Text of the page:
A Victory for Property Rights
(Note: "Just like any other law enforcement agency, the PGC must have probable cause or obtain a warrant to enter private property. The ramifications of this ruling are monumental." This issue is reminiscent of the "Open Fields Doctrine" of South Dakota, but is thankfully being handled quite differently.)
July 18, 2005 / Month 77
By Jim Slinsky
Sportsman's Connection Outdoor Talk Network
11 Dogwood Drive
Jim Thorpe, Pennsylvania 18229
Property rights have taken a beating over the last decade. Some of you will disagree and say it has been far longer. Obviously, we must be ever diligent and protect and preserve the three pillars of our freedoms: The First Amendment, the Second Amendment and the right to own property.
may have heard by now that the judge dismissed the request for a
trial by jury in the Bob Floyd case. I have seen PGC press releases in
various newspapers proclaiming vindication of the Agency against the
allegations of Bob Floyd, Adam Waltz, Art Gavlock and Jim Pletcher.
The PGC actually appears to be quite proud they won this one (for the
moment). Needless to say, Bob Floyd's attorney, Mr. Don Bailey, was
extremely disappointed by the dismissal. Within days he appealed the
decision to a higher federal court. Stay tuned. This one is not over
until it is over.
While all of this was playing out, another major private property rights case was unfolding in again, Clinton County. This time it involved a dentist, Dr. William Edwards.
Apparently, Dr. Edwards was suspected of poaching turkeys -- on his private, posted property.
One night, in the complete darkness, a PGC WCO (Wildlife Conservation Officer) crawled on his belly some ridiculous distance to get into position -- and started making sounds like a turkey.
Edwards came out of his house with a shotgun and was arrested.
At the magistrate level, Dr. Edwards was found guilty. He appealed that decision to the county court and it was reversed.
Dr. Edwards was declared not guilty because his private property rights were violated.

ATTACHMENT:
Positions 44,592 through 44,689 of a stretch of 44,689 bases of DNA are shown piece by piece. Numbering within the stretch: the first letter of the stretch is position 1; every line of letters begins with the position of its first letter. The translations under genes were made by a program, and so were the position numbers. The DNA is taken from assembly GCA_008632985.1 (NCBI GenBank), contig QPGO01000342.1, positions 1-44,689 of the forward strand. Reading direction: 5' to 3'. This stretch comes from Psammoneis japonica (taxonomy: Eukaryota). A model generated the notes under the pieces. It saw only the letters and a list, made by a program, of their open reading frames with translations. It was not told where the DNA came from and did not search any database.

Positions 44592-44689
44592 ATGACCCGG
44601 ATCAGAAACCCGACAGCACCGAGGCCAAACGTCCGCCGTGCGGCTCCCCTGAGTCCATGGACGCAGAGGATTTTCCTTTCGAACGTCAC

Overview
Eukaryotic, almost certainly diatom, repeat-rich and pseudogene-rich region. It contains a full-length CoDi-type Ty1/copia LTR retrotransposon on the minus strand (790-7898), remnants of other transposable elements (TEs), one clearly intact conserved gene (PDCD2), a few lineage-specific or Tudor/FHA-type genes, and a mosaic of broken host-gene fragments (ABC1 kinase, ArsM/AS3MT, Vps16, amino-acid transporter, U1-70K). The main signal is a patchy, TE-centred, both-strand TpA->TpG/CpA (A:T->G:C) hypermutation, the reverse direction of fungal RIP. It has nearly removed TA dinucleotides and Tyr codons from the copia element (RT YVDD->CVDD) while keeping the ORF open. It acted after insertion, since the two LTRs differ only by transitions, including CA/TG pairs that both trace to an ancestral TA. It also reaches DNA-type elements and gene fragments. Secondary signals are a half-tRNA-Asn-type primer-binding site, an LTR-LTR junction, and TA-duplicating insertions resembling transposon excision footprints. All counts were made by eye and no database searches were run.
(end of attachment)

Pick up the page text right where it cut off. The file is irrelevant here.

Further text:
Judge Michael Williamson ruled that private, posted property is exactly that: posted and private.
Judge Williamson ruled that the PGC must have probable cause and/or a warrant to enter private property.
cause means a verifiable source willing to testify to the wrongdoing.
(I do not believe anonymous tips quality as "probable
course, this ruling challenged the very way the PGC has done business
for decades. I believe there is a stipulation in Title 34 that says
the PGC can enter private property in the execution of their duties
except for standing buildings. A short time after Judge Williamson's
ruling the PGC quietly announced they were taking this one to the PA
Supreme Court. Clinton County Assistant District Attorney Lori
Rothrock presented the appeal to the high court.
the PGC got their ruling about one month ago. I have yet to see a
single newspaper reporter or outdoor columnist report on this critical
issue. The PA Supreme Court decided in favor of Dr. Edwards and agreed
with the decision of Judge Michael Williamson. Just like any other law
enforcement agency, the PGC must have probable cause or obtain a
warrant to enter private property. The ramifications of this ruling
always amazed me that local and state law enforcement agencies handled
the rights of known criminals with extreme care. Whether it is drug
dealers, armed robbers or pedophiles, law enforcement is aware that
civil rights violations could easily result in the dismissal of all
charges. However, the PGC appeared to be exempt from civil rights
considerations. For decades people would comment the PGC was the most
powerful law enforcement agency in the state. I can only speculate
that the rigorous law enforcement in the early part of this century
established their perceived authority.
was just a matter of time before the limitations of the PGC's
authority would be established legally. In our litigious society it
was inevitable that the method of arrest or circumstances surrounding
a summons would be challenged all the way to the PA Supreme Court.
one in their right mind condones the illegal killing of a turkey,
deer, squirrel or any other wild animal. PA has a long history of
enthusiastic law enforcement to protect our natural resources. The
PGC's job of protecting those natural resources has just become a bit
some may say this ruling is a setback in the fight to protect our game
and non-game animals, wiser thinking should prevail. Law enforcement
has a difficult job in the fields and in our cities and streets. Never
should we disregard the civil rights or property rights of our
citizens to facilitate the efforts of law enforcement.
No matter how noble the cause, the rights of the people are above the law.
Jim Slinsky is the host and producer of the "Sportsman's Connection", a nationally syndicated, outdoor-talk radio program. For a station near you or to contact Jim, visit his website at http://www.outdoortalknetwork.com
Additional researched, recommended information:
Dr. Edwards' attorney:
Stuart L. Hall
333 N Vesper Street
Lock Haven, Pennsylvania 17745
Title 34 [the Game Code]